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SUBROUTINES TO CREATE THE FINAL FORM OF YAWDYN. (5.3) 1/08/92 CHANGED FLAP MOMENT WHICH IS OUTPUT FOR TEETER ROTOR (5.4)
****************************************~******w*****
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HFORCE
HH
ANGLE OF ATTACK ARRAY IN DRAG COEFF. TABLE DRY FRICTION YAW MOMENT ANGLE OF ATTACK ARFAY IN LIFT COEFF. TABLE ARRAY OF LOWPASS SINE BUTTERWORTH FILTER COEFFICIENTS ZERO LIFT ANGLE OF ATTACK (DEG) STALL ANGLE OF ATTACK (DEG) VISCOUS YAW DAMPING COEFFICIENT (FTLBSSECS/RADIAN) AVERAGE INDUCE VELOCITY DUE TO MOMENTUM EQUATION NUMBER OF BLADES BLADE FLAP MOMENT OF INERTIA ABOUT HINGE AXIS ARRAY OF LOWPASS SINE BUTTERWORTH FILTER COEFFICIENTS BLADE MASS BLADE CHORD LENGTH ARRAY (AT TEN BLADE STATIONS) BLADE AERODYNAMIC DRAG COEFFICIENTS FLAT PLATE DRAG COEFFICIENT (FUNCTION OF ASPECT RATIO) ANGLEOFATTACK FILTER CUTOFF FREQUENCY (PER REV) BLADE AERODYNAMIC LIFT COEFFICIENTS ARRAY OF LOWPASS SINE BUTTERWORTH FILTER COEFFICIENTS DEGREE/RADIAN CONVERSION CONSTANT, 5 7 . 2 9 . . . WIND DIRECTION, YAW ERROR=DELTA+YAW ANGLE TIME STEP OR INTERVAL IN WIND DATA FILE YAWDYN.WND CONSTANT USED IN DYNAMIC STALL CALCULATION FOR THE LOWER HYSTERESIS LOOP CONSTANT USED IN DYNAMIC STALL CALCULATION FOR THE UPPER HYSTERESIS LOOP FILTERED ANGLE OF ATTACK (FILTERED ALPHA) FILTER CUTOFF FREQUENCY (HZ) FLAG TO DETERMINE IF FLAP DOF INCLUDED (O=NO,I=YES) ARRAY CONTAINING BLADE FLAP HISTORY FOR TRIM SOLUTION INDEX1>REVOLUTION, INDEX2>BLADE #, INDEX3>AZIMUTH FLAP MOMENT USED IN THE YAW MOMENT CALCULATION BLADE HINGE TORSIONAL SPRING STIFFNESS (FTLB/RAD) ACCELERATION OF GRAVITY = 32.174 IN ENGLISH UNITS HORIZONTAL FORCE ON HUB (NET), NORMAL TO ROTOR AXIS HUB HEIGHT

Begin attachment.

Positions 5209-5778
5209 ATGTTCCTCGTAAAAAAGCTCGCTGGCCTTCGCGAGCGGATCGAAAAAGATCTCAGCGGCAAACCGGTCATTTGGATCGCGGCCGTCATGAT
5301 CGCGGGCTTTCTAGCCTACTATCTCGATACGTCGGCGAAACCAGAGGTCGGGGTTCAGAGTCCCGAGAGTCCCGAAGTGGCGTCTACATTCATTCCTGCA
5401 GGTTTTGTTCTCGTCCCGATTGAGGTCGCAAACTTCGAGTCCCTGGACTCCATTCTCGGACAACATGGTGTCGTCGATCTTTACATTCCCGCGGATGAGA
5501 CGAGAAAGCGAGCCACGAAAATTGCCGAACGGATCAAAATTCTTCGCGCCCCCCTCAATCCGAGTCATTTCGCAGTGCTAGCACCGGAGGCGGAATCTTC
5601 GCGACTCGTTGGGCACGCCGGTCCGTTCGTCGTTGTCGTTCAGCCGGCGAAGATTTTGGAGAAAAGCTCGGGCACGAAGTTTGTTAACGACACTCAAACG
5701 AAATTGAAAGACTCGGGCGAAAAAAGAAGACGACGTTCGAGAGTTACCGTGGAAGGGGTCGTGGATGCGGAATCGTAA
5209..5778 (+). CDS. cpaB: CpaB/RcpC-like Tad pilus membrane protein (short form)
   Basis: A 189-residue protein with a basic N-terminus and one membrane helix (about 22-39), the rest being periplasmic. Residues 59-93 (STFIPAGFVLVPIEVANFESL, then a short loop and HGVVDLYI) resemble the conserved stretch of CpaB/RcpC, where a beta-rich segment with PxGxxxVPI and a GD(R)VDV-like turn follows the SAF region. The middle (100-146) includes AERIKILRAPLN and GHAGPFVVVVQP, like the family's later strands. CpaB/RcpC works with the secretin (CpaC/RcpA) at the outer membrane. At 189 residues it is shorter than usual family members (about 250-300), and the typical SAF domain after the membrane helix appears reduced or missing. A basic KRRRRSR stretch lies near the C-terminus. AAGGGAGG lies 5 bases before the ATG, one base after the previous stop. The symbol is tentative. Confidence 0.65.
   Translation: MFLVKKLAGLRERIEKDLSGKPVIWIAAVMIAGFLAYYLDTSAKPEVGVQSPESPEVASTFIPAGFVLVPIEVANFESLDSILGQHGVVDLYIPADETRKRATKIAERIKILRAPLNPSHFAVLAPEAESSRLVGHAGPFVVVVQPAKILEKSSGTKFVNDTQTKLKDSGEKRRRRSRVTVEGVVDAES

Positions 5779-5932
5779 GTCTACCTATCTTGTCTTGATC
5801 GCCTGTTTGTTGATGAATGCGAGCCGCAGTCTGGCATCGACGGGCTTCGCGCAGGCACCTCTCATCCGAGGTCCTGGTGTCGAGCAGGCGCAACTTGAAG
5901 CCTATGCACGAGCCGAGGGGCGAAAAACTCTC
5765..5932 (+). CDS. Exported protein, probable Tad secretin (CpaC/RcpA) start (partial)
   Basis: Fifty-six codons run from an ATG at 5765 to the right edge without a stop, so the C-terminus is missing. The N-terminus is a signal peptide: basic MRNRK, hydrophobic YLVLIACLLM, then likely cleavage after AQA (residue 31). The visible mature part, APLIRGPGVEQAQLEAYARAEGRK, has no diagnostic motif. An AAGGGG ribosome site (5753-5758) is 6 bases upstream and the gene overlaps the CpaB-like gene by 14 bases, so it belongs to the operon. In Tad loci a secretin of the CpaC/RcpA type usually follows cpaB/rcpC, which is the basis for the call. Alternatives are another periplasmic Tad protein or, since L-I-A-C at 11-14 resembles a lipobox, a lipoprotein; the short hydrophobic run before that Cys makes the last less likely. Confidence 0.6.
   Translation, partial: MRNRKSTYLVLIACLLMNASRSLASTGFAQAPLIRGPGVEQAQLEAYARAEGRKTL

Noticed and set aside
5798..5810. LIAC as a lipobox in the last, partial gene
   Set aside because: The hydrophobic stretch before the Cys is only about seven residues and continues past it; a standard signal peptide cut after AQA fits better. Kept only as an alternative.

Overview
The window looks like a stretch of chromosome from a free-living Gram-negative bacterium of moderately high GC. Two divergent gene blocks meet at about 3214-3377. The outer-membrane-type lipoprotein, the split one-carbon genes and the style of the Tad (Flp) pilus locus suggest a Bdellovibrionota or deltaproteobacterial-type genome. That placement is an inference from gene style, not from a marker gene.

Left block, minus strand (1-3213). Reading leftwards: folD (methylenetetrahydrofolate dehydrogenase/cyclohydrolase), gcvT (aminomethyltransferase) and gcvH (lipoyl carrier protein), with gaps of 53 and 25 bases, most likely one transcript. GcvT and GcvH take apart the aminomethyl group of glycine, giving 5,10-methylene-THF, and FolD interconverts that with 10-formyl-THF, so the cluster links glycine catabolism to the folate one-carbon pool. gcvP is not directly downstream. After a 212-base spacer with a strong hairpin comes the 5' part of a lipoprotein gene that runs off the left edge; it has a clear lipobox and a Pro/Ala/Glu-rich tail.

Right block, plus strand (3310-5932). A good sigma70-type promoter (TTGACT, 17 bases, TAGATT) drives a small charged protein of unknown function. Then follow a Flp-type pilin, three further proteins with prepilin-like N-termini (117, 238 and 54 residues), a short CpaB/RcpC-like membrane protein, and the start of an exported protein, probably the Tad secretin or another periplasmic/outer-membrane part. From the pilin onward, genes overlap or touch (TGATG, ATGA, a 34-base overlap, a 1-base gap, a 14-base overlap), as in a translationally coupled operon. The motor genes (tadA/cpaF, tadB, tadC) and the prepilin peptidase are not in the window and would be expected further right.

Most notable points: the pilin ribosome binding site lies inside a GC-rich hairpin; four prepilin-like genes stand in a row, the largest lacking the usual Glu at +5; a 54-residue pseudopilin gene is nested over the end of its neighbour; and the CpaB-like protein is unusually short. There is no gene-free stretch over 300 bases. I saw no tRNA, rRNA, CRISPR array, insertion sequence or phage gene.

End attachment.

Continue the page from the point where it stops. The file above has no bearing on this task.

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HSHR = HORIZONTAL WIND SHEAR=[V(+3/4R)V(3/4R)]/V(HUB) HUBMOM = MOMENT APPLIED TO HUB BY THE TEETER SPRING AND DAMPER IHARM = FLAG TO DETERMINE CREATION OF YHARMON.IPT FILE (1=YES) ISHR = VERTICAL SHEAR FLAG, l=LINEAR SHEAR, 2=POW?R LAW SHEAR ITETER = TEETER FLAG, O=RIGID ROTOR, 1=TEETER ROTOR IWND = WIND DATA FILE OPTION FLAG, READ YAWDYN.WND IF IWND=1 IYAWC = YAW CONTROL FLAG, O=FIXED YAW, l=FREE YAW MFLAP = FLAP MOMENT MYAW = YAW MOMENT  NUMBER OF DATA POINTS (TIME S T E P S ) TO BE COMPUTED N NDRAG = NUMBER OF DRAG COEFFICIENTS IN A I R F O I L TABLE NFILT = NUMBER OF 2nd ORDER BUTTERWORTH STAGES NLIFT = NUMBER OF LIFT COEFFICIENTS IN AIRFOIL TABLE NSEE = NUMBER OF THE BLADE ELEMENT SUMMARIZED IN YAWDYNOPT (I=ROOT, 10=TIP ELEMENT) OLDA = ARRAY CONTAINING VALUES OF INDUCTION FACTOR ' A ' FOR EACH BLADE AND BLADE ELEMENT FOR THE PREVIOUS TIME STEP OLALFA = ARRAY CONTAINING VALUES OF ANGLE OF ATTACK FOR EACH BLADE AND BLADE ELEMENT FOR THE LAST 2 TIME STEPS OLFALF = ARRAY CONTAINING VALUES OF FILTERED ANGLE OF ATTACK FOR EACH BLADE AND BLADE ELEMENT FOR THE PREVIOUS TIME STEP